The pandemic is now in its second year. We have been thrust in and out of face-to-face teaching countless times over the past two years and it’s getting a little old.

The thing is, and this might be controversial (Though, I don’t see how it could be):

I don’t think it’s going away any time soon. 

We keep having to react and “pivot” (I know, I know, I throw up a little bit in my mouth every time I say or hear that word too), but the fact of the matter is we keep thinking that this will all go back to normal.

What if it doesn’t? What if this is a new state in education? Instead of pretending it’s not going to happen, shouldn’t we plan that it is, in fact, normal?

Sure there are some things I miss about the way education worked. But you know what else I miss?

  • Saturday morning cartoons
  • Robin Williams
  • the 80’s
  • my 1977 Volkswagen Rabbit
  • A full head of hair

As much as I miss them, I also realize that none of those things are coming back. Maybe it’s time we accepted that things are not going back to the way they were and we start to design for a new model?

Let’s be honest for a minute here, was it all that perfect? Perhaps we are glamorizing the past (just a little bit).

When we realize that higher ed was designed for a different time and for a different context, maybe it’s time to start asking some questions. Questions like:

  • Is rote learning of facts the best use of time?
  • Are standardized tests the best way to assess?
  • Should teachers just be dispensers of knowledge? Or can they serve another purpose?
  • Is the lecture the only way to pass on this knowledge?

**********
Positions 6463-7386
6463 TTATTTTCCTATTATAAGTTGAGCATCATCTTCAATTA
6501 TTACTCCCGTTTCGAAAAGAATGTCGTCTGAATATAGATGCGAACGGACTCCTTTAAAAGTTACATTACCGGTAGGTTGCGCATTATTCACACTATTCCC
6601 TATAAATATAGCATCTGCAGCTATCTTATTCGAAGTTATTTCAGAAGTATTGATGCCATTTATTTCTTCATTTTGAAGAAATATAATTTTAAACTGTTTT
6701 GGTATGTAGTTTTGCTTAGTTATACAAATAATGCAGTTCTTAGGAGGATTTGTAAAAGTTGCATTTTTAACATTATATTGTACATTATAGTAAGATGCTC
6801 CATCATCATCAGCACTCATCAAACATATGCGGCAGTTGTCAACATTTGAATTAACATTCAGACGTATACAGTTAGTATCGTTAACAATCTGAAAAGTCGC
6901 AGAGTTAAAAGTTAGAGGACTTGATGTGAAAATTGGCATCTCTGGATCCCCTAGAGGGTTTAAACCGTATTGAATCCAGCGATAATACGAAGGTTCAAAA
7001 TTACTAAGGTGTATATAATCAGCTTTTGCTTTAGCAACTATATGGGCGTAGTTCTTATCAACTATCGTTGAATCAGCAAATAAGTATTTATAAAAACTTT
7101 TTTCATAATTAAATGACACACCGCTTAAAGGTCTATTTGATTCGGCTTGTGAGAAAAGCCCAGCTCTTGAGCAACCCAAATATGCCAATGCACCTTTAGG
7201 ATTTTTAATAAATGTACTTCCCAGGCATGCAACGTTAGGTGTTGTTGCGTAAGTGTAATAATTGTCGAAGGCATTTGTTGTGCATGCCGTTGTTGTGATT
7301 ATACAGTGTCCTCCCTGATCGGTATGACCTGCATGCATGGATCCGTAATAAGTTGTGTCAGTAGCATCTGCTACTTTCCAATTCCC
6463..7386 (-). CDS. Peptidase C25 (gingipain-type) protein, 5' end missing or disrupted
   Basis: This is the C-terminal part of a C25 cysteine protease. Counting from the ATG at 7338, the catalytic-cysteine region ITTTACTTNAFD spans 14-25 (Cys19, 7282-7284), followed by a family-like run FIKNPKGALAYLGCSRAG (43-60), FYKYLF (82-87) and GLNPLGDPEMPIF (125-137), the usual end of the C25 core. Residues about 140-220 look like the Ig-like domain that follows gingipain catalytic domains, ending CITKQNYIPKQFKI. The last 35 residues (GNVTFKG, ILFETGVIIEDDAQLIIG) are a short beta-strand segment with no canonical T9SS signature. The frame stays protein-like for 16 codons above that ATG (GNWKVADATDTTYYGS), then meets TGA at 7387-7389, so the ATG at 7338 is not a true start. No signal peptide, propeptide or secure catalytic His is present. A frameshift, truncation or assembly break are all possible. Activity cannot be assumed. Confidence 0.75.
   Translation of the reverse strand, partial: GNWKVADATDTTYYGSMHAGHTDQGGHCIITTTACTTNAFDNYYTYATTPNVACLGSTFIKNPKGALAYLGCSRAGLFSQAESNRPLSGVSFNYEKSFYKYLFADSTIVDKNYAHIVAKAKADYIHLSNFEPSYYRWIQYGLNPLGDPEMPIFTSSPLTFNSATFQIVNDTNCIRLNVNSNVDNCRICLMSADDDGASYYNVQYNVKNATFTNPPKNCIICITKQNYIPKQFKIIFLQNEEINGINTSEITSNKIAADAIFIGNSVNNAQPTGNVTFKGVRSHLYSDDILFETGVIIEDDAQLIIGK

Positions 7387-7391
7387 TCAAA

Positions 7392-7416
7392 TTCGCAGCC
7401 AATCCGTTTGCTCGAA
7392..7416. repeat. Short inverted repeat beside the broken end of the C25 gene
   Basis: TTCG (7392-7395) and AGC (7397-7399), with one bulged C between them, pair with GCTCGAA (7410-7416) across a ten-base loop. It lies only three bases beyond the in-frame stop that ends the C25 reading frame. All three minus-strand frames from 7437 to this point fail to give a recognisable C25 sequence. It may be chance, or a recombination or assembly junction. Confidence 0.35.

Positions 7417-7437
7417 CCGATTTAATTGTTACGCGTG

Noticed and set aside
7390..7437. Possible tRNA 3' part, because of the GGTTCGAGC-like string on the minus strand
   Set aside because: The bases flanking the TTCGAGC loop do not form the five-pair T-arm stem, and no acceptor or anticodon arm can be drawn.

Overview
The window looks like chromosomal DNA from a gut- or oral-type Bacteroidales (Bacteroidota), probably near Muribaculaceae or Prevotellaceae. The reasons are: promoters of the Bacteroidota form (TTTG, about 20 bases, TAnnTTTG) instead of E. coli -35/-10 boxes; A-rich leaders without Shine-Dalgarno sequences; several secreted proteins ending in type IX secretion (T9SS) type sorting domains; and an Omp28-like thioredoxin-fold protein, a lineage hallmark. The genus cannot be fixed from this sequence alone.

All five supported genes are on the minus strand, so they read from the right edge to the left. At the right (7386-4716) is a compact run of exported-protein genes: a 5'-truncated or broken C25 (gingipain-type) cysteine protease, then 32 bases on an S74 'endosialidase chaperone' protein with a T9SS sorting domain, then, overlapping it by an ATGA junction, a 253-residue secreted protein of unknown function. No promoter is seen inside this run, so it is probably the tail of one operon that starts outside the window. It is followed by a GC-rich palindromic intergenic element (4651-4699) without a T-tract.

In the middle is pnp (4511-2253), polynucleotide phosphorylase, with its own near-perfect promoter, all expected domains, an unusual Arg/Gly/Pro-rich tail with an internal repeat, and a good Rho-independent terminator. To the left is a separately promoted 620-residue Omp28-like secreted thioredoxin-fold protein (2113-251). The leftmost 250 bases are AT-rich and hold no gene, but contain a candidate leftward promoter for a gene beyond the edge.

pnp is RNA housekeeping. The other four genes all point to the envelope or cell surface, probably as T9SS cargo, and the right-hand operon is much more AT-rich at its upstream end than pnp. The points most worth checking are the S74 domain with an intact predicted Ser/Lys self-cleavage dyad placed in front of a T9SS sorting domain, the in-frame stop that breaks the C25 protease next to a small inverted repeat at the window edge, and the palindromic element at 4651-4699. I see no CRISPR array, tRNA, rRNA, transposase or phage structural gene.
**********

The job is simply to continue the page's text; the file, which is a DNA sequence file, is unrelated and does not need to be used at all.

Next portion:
• Is there a place to insert essential skills and problem-solving into the curriculum?

Over the next few weeks, I’m going to start investigating different technologies, philosophies, and mediums in education. I think that this is an exciting time in higher education. We get to reimagine what it’s going to look like in its next stage.

Some of the areas I really want to dig into:

  • Hyflex
  • Blockchain in higher ed
  • NFT’s
  • Microcredentials
  • Authentic assessments
  • Alternate uses of our learning management systems
  • Video options
  • The use of Podcasts and audiobooks

Again, as we in Alberta are placing our courses back online (even for the short term), I think it is naive to imagine that this is the last time. Let’s stop reacting and start planning.

Let’s keep the conversations going, the imaginations popping, and the creativity flowing. This is not going away, doesn’t education, and our students, deserve us to acknowledge that?

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